In this age of the internet, churches are looking for ways to bring the gospel into homes via modern communication. At the Bishop […]
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Published on: 02-24-2018
In this age of the internet, churches are looking for ways to bring the gospel into homes via modern communication. At the Bishop Seventh-day Adventist Church in Bishop, California, United States, Phil Vecchiarelli uses YouTube to accomplish this task. Last September, Vecchiarelli started a YouTube channel called Seventh-day Adventists in 60. Every week, he posts two 60-second videos that explain Adventist beliefs.
“Not many people will take the time to watch a 40-minute sermon about the Sabbath on their phone,” Vecchiarelli said. “But if we break it into one-minute segments, they are more likely to.” His first series of episodes, titled Sabbath in 60, includes 20 of these one-minute videos.
The channel is already making an impact. Trevor Braget, a man Vecchiarelli has known for about 15 years, said, “As a non-Christian, I must say these are very enjoyable. You’re not preaching; you’re mostly informing.” Braget also praised the locations where the videos are filmed.
Vecchiarelli chooses scenic locations all over California’s Eastern Sierra Nevadas because he wants viewers to connect nature with God. “I have gone hiking a lot since I moved to Bishop, and every trip has been such a spiritual time,” Vecchiarelli said. It was while hiking that he had the idea to start filming devotions out in the mountains.
Because some of his film locations are quite remote, Vecchiarelli needed to keep the filming process simple. When he films at remote locations up in the mountains, he uses a GoPro camera and tripod to record his videos. At locations where he can drive, he uses a Sony Professional Compact Camcorder.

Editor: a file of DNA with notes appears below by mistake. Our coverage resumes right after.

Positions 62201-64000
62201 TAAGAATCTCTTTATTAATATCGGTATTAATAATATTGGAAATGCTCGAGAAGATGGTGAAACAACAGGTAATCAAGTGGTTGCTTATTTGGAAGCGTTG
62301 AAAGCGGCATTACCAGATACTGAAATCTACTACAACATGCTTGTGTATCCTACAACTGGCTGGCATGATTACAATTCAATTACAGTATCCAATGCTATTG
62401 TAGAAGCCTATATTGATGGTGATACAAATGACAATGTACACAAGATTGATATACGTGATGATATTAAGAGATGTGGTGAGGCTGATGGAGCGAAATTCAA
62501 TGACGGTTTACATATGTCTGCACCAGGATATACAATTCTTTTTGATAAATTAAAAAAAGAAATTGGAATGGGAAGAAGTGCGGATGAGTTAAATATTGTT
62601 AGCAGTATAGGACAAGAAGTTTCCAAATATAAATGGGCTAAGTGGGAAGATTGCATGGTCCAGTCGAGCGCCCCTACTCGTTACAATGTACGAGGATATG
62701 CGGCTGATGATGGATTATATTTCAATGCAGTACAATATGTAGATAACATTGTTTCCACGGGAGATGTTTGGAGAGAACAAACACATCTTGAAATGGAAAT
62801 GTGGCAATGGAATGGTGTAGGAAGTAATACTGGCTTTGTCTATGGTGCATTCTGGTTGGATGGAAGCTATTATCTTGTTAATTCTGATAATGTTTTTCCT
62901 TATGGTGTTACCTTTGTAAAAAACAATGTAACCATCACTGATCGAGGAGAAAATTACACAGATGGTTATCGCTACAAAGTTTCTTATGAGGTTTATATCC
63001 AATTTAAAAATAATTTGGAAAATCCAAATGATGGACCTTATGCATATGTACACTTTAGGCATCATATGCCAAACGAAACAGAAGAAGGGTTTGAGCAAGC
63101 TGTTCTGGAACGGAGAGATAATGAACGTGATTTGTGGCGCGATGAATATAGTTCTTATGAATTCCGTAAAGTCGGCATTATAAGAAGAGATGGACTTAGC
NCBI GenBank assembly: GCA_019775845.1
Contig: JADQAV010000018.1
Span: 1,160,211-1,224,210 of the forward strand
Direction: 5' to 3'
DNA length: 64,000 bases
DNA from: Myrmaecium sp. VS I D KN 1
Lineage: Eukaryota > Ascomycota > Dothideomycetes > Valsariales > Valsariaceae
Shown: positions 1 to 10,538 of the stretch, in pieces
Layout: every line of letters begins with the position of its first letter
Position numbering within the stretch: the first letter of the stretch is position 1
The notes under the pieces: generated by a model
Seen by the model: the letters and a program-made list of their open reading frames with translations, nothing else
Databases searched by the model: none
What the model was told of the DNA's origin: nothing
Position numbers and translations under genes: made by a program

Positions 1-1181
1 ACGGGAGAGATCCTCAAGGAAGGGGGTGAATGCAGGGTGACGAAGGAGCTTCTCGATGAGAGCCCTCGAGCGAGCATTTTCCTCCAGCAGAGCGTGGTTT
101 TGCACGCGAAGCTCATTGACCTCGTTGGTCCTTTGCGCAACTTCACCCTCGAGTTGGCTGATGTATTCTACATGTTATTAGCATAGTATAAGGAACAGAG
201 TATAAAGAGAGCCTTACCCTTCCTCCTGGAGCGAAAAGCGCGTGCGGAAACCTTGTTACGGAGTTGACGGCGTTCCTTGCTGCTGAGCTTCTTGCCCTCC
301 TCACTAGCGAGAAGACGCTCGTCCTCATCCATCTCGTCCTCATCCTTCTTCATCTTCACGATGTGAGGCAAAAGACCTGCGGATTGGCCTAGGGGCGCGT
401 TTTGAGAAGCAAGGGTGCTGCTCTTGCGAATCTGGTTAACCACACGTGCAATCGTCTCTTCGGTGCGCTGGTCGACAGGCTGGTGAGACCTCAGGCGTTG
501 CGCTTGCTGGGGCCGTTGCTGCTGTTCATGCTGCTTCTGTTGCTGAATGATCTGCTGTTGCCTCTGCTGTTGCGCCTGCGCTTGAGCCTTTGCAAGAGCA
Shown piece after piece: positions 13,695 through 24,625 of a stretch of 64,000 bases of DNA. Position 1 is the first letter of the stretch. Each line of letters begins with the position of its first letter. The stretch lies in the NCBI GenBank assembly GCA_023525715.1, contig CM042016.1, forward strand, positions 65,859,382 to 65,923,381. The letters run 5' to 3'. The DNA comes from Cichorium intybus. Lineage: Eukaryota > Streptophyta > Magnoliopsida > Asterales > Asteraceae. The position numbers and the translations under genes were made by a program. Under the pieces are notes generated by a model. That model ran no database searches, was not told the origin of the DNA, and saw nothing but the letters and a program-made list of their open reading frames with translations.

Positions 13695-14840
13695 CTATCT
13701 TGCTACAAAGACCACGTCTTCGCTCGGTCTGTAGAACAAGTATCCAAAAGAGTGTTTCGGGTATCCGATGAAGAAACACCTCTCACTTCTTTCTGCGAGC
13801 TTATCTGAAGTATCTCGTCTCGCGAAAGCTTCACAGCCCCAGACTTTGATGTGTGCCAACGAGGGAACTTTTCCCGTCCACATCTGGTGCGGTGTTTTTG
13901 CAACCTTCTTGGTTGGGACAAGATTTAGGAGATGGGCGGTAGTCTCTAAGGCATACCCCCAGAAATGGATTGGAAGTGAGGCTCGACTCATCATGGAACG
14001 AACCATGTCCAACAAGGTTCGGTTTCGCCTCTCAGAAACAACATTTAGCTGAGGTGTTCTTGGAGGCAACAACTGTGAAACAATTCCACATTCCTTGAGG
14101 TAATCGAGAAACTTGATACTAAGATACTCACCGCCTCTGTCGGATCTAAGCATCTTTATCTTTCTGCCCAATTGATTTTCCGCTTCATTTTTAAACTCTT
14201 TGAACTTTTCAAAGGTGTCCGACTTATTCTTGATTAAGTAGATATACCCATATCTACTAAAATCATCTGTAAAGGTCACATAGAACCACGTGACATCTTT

He edits the video using Adobe Premiere and then uploads the final product to his YouTube channel. Not including the time to hike to these scenic spots, it takes Vecchiarelli an hour and a half to produce a video.
While researching camera equipment and video-editing software and trying to pull together funds for the purchase of equipment, Vecchiarelli got a call from an Adventist couple who lives several hours away. The couple offered to make a large donation for anything he needed. He presented the idea of Seventh-day Adventists in 60 to them, and they agreed to finance the purchase of the necessary equipment.
Vecchiarelli says his entire church is involved in the project. “Everyone is sharing the videos on Facebook,” he said. Since the premiere of the first series of Seventh-day Adventists in 60 last October, the channel has seen almost 3,000 views. Vecchiarelli plans to discuss topics such as salvation, the state of the dead, and the sanctuary. All three congregations Vecchiarelli pastors—Tonopah, Bishop, and Lone Pine—are united in the venture. As a result of church members sharing the videos, Seventh-day Adventists in 60 has been seen in Australia, Canada, Costa Rica, Dominican Republic, Belgium, Latvia, Brazil, and other countries. If you’d like to see the videos, just search Seventh-day Adventists in 60 on YouTube.
“It is invigorating to our small rural churches to realize that they are sharing the gospel around the world,” Vecchiarelli said.